Steven is easy to see as a sweet and romantic character. I don't want to take away from that, because he is—once he starts to find himself, to trust himself and to really fall for Aidan, we get to see a Steven that I think a lot of readers probably fall in love with. But Steven has a history. He hasn't always been supportive of Aidan and that teasing? It didn't start as flirting. On the other hand, the openness with which Steven offers Aidan his feelings is breathtaking. Want to know a secret? It was a surprise for me too.
I think Sammy gets a bad rep. He's a very dominant possessive guy. If you look at Aidan and how he grew up and how they meet, Aidan's attraction will make sense. He's also very driven. Sammy comes from poor-as-shit country. School is his chance to escape and he plans to escape. It's easy to miss in the focus on him being possessive that he's also a straight 'A' student with a 4.0, studying to be a doctor while managing college athletics and still reading to sick kids in the hospital on weekends.
Don't miss the previous two stops on this mini blog tour!
The Passion Stroll (there's a free scene at this one—the first meeting of Aidan and Sammy) Love Byte's LGBT Romance Reviews (giveaway! There's still a few hours left, I'll be picking a winner tomorrow, Monday 3/27/17! The winner gets to pick between a free ebook copy of Loving Aidan or American Pride)
Visit Ashavan Doyon on his website as he discusses the re-release of his first published novel 'Loving Aidan': Two men worth fighting for. Then, stop by Love Bytes Reviews. Post a comment on Love Bytes and be entered into a drawing for a free book!
One of authors' struggles in the modern writing climate is the difficulty in being discovered. This is hampered in an environment where often an author, for the best of reasons, publishes with multiple publishers, or self-publishes some of their own work. This limits the places an author can promote the totality of their work. Their website. Author Central. Goodreads. But often blog tours arranged by publishers don't want you mentioning the book you have coming out next month if it's coming from a different publisher. It's like a whole chunk of the author's life is shuttered behind a door. To me that feels too much like a closet door. I don't like it.
As a publisher, I believe in supporting the whole author. Sometimes that means supporting a book that we didn't publish here. Sometimes that means supporting an author who is just starting out and may not have made the leap to a publishing house yet. Sometimes that's as simple as doing more than saying 'no' in a rejection letter—because most of the ones we get as authors are pretty useless and don't say much to help us place that discarded story, or lift us up from the despair that accompanies the letter.
Right now, it means supporting Purple Horn Press author Cindy Sutherland. She's in the middle of editing Love Aggression, and I know she can't dedicate as much time as she'd like to promoting some of her older titles. This one, Luck of the Irish, published by Dreamspinner Press, is a favorite.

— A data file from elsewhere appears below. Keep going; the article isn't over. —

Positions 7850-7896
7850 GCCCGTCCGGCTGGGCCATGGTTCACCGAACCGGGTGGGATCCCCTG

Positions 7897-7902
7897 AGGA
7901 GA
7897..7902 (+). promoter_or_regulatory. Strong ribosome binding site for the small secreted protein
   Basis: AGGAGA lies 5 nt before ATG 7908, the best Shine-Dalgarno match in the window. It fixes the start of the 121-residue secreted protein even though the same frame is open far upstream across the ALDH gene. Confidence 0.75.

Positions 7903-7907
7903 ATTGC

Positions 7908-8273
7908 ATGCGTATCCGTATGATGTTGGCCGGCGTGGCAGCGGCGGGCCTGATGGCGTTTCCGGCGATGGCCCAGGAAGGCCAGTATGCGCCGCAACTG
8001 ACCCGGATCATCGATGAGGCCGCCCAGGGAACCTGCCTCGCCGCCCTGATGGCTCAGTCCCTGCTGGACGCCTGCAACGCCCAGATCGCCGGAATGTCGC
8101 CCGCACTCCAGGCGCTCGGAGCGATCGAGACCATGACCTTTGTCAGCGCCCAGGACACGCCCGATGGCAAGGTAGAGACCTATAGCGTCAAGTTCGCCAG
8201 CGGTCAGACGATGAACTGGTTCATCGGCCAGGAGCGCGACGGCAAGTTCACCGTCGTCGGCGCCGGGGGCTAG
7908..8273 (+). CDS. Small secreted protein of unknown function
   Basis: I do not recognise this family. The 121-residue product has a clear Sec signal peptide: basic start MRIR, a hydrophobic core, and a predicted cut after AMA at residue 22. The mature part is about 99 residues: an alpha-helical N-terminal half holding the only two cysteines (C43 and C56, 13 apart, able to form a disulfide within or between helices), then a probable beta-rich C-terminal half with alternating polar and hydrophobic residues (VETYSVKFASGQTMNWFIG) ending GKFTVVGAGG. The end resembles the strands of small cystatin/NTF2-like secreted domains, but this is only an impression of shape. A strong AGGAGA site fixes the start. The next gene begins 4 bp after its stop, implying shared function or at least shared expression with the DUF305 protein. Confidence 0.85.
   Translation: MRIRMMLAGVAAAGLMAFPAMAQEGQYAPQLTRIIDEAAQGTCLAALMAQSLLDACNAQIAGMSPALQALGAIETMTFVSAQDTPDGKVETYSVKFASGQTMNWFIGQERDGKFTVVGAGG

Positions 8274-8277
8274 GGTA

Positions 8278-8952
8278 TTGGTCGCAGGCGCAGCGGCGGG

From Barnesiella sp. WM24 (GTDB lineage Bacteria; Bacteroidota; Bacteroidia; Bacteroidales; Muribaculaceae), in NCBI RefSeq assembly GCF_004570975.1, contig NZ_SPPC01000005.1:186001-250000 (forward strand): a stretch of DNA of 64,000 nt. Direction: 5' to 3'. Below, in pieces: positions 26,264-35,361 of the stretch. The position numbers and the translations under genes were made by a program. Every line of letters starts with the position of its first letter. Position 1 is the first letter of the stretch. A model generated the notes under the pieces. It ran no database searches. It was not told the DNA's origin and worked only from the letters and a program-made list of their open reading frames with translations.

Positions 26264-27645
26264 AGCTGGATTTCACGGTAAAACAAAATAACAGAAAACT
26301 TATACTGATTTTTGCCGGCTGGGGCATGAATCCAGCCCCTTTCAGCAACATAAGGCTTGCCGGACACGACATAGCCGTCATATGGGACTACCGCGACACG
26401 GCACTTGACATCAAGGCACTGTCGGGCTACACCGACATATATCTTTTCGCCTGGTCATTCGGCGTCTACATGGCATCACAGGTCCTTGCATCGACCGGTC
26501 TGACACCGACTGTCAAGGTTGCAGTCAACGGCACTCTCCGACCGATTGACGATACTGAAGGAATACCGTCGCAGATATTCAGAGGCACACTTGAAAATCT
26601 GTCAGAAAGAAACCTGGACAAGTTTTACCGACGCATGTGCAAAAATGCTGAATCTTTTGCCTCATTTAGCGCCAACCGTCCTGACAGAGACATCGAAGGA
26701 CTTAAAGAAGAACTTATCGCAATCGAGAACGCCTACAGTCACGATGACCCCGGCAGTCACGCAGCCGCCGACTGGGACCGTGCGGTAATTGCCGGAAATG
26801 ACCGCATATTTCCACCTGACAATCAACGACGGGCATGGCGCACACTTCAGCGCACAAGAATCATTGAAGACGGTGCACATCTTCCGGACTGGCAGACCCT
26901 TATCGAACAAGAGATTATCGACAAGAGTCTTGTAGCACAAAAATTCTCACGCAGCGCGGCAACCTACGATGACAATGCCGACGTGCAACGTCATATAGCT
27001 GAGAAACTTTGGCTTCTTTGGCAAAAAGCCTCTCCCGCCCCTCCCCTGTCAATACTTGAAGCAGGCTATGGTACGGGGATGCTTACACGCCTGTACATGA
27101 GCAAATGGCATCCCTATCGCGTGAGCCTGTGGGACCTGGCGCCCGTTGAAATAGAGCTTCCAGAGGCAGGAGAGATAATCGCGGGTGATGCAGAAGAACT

Why? I'll admit it. I'm a sucker for an accent done well, and I can hear Cian in my head; it's so very sexy. It gets my motor running, and the romance is sweet, that almost sickeningly sweet kind. But it winds you toward something you expect to be bittersweet, even as the two characters are so clearly falling for each other.
I love it. I hope you will too. And until March 17, it's on sale at the Dreamspinner Press store. So, while Cindy's book from us isn't ready yet, you can still take some time to read a great story from a great author... for cheap! Seriously, it's worth checking out. Quinn is adorable, and Cian is sexy and you'll all hate David immediately. Buy Luck of the Irish for 30% off today.
My husband is Ashavan Doyon. He writes gay romance novels. Maybe you’ve heard of him. It’s been a long road that started with National Novel Writing Month and writing fan fiction. Ask me and I’ll tell you all about it sometime.
When Asha finally built up the confidence to submit his work, he spent a great deal of time researching publishers. He ended up with two. So, of course, it was devastating news when we learned that one of them, one of the most venerable, was closing. He had been so careful to pick just the right ones. Then the waiting started. The waiting for his rights to be reverted, which, thankfully, they were. But what next? Four full length novels in a series, with a fifth ready to go and no publisher. It was unlikely that anyone would reprint four novels that had already been out for some time. It was decided; Asha would self-publish.
Then, more bad news: A distributer who also published was closing. At this point we all know what happened there. Writers, other publishers, advertisers, editors, customers, no one was immune. With a new release out in November, the distributor disappearing with the bulk of all fourth quarter royalties meant yet another hit in a year that had already hit Asha’s writing dreams hard. Fellow authors and colleagues lost thousands of dollars.
Asha and I started to talk. Maybe we were missing something. Maybe we could do more than just self-publish Asha’s titles. It was a big ‘If.’ So many authors have been burned that trust is a lot to ask for, especially in the current atmosphere of closings. But, we decided it was worth it to try.
So, that’s it. That’s what Purple Horn Press is all about. A safe space, if you will, for writers, editors and those negatively affected by the recent publisher closings to come together. We hope you’ll give us a chance to do right by you. I have no doubt that we will make a mistake or two along the way. But, we will never, ever, steal or cheat you. Ever. We believe that giving your word means something. And, for what it’s worth, you have ours.